Moderna turbocharges its supply chain, upping commitment to 3B doses per year for a future where boosters are likely
With both AstraZeneca and J&J facing major hurdles in their global Covid-19 vaccine rollouts, the burden has fallen on Moderna and Pfizer/BioNTech to step up their games in terms of production. Now, looking at a future in which boosters and variant vaccines will likely be needed, Moderna is adding armor to its supply chain.
Moderna is now planning to produce up to 3 billion doses in 2022, doubling capacity at contract sites in Switzerland and Spain run by Lonza and Rovi, respectively, and increasing drug substance manufacturing by 50% at its US facilities. The expansions will also allow Moderna to now produce between 800 million and 1 billion doses in 2021, the company said.
The actual number of doses will depend on the manufacturing split between 100-microgram vaccine doses and potentially lower-dose boosters and pediatric vaccines, the company said. The financial terms of the expansion weren’t disclosed, but Moderna said it is funding the move out of pocket.
“We said ‘what can we do for the world?’ and we basically went back to our board and said ‘we need to do massive investment,'” Bancel told Endpoints News. “We need to aim to increase our capacity for next year so that we can make sure we can vaccinate and boost everybody.”
While competitors Pfizer, AstraZeneca, Sanofi and J&J have all reached agreements with Covax, the global initiative aimed at equitable access to COVID-19, Moderna has not. Bancel would not discuss the terms of a potential deal with the coalition Wednesday, only saying that his company is “very active” in the final discussions.
Despite the paper agreements with other companies, Covax has fallen well short of its goals, distributing just over 40 million doses to date.
On top of finished doses, Moderna will also stockpile a “safety stock” of raw materials and finished drug substance used in the vaccine as a means of avoiding raw supply shortages. That’s been a running issue for Moderna, recently leading it cut the number of doses it planned to send to Canada by April in half. It’s also troubled other vaccine makers, including Novavax and India’s Serum Institute.
Today, the team at Moderna is set to get CEOs of the companies that supply raw materials on the phone, and lay out just what their expectations are for the next year, Bancel said. The current shortages could not have been predicted, but if this boost in manufacturing is to be successful, Bancel said it is vital to prevent the next one.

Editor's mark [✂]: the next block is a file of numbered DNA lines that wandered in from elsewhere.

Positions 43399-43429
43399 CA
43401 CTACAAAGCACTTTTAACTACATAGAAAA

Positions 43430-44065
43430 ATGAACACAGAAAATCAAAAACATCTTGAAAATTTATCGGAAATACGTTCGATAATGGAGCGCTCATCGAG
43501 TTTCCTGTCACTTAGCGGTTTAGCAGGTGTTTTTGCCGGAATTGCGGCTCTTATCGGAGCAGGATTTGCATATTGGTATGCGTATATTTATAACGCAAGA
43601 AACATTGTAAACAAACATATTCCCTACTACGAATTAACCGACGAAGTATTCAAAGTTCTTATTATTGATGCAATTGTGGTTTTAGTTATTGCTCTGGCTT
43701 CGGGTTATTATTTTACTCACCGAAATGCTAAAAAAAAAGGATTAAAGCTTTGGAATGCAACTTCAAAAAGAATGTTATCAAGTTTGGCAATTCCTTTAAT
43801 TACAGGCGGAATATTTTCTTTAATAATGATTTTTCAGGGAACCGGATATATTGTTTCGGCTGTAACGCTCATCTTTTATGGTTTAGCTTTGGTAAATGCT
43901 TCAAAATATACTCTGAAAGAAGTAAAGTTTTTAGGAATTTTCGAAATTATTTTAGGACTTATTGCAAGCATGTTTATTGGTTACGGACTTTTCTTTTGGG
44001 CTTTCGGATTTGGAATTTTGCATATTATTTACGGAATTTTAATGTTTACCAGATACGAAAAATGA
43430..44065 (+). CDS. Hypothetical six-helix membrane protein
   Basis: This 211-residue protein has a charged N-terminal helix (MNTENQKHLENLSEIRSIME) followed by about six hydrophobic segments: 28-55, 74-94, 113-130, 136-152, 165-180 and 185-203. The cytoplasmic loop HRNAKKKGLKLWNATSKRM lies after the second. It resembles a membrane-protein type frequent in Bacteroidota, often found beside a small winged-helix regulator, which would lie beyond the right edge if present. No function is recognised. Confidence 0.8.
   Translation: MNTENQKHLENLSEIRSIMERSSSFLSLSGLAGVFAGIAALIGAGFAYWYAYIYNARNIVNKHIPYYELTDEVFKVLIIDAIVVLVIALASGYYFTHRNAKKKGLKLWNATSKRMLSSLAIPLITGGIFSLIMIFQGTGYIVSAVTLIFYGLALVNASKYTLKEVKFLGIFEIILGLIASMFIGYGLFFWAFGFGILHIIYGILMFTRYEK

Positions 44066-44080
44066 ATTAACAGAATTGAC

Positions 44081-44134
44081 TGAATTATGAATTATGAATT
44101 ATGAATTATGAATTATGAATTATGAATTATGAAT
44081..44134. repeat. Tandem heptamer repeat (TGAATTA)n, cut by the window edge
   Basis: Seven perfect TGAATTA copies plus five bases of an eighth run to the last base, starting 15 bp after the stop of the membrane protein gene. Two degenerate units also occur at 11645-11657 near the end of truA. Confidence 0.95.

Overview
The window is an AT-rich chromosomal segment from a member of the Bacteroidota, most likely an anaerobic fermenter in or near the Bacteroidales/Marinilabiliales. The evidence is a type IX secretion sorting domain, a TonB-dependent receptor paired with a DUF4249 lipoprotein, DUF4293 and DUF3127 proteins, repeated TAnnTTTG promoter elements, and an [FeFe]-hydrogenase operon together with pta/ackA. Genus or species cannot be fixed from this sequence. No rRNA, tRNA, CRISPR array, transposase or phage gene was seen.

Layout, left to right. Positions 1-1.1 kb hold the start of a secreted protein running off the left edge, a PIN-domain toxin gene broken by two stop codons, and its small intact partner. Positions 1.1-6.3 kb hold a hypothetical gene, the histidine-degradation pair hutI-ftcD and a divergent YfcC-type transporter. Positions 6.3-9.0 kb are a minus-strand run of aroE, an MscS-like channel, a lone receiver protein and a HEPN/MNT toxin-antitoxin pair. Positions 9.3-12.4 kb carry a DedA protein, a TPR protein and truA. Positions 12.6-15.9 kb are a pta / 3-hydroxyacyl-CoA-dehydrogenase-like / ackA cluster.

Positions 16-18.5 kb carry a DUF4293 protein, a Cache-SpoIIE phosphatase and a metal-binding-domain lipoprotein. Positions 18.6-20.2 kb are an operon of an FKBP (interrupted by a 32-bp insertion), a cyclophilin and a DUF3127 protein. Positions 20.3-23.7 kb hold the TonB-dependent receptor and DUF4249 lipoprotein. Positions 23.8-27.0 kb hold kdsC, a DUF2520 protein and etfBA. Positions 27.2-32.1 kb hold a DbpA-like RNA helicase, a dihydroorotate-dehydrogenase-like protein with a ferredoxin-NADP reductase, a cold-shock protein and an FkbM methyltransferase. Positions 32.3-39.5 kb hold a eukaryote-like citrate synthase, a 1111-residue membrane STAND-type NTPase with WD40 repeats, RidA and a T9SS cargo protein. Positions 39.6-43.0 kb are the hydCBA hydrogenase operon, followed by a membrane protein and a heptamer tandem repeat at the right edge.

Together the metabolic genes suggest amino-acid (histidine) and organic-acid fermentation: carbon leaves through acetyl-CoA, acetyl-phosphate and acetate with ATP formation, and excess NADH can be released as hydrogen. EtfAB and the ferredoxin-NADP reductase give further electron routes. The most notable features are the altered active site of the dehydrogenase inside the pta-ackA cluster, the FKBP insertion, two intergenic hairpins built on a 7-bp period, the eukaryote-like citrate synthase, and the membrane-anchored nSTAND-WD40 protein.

“We’re still tight on raw materials, because a lot of people around the world are using them,” Bancel said.
Aiding its ambitious distribution plan is new data unveiled today showing the vaccine can be viable with a three-month refrigerated shelf life. That could be a big deal since Moderna’s shot is only approved for refrigeration of up to one month and seven months in a standard freezer. The extended shelf life could be crucial for delivering and administering the vaccine successfully to smaller locations within countries in which refrigeration is sparse and freezers are a rarity.
As it looks to expand its partnership with two of its primary contract manufacturers, Moderna has also added some production heft in recent months. French drugmaker Sanofi entered an agreement earlier this week with Moderna to help manufacture 200 million doses of the company’s Covid-19 vaccine at its Ridgefield, NJ site. That will begin in September.
New Jersey CDMO Catalent announced on April 6 that it was upping production capacity of the vaccine in its Bloomington, IN biologics facility through its new high-speed vial filling line. Those doses are expected to be ready in May.
“We said look, we have a certain responsibility as a company and we will invest aggressively … so that next year we can have a big impact,” Bancel said. “If you think about it, look at the population of the planet, you see that 70% of people want the vaccine, which is what we’re seeing in polls across the world, and if we can make 3 billion vaccines, that will be, for a company that just launched its first product a few months ago, extraordinary.”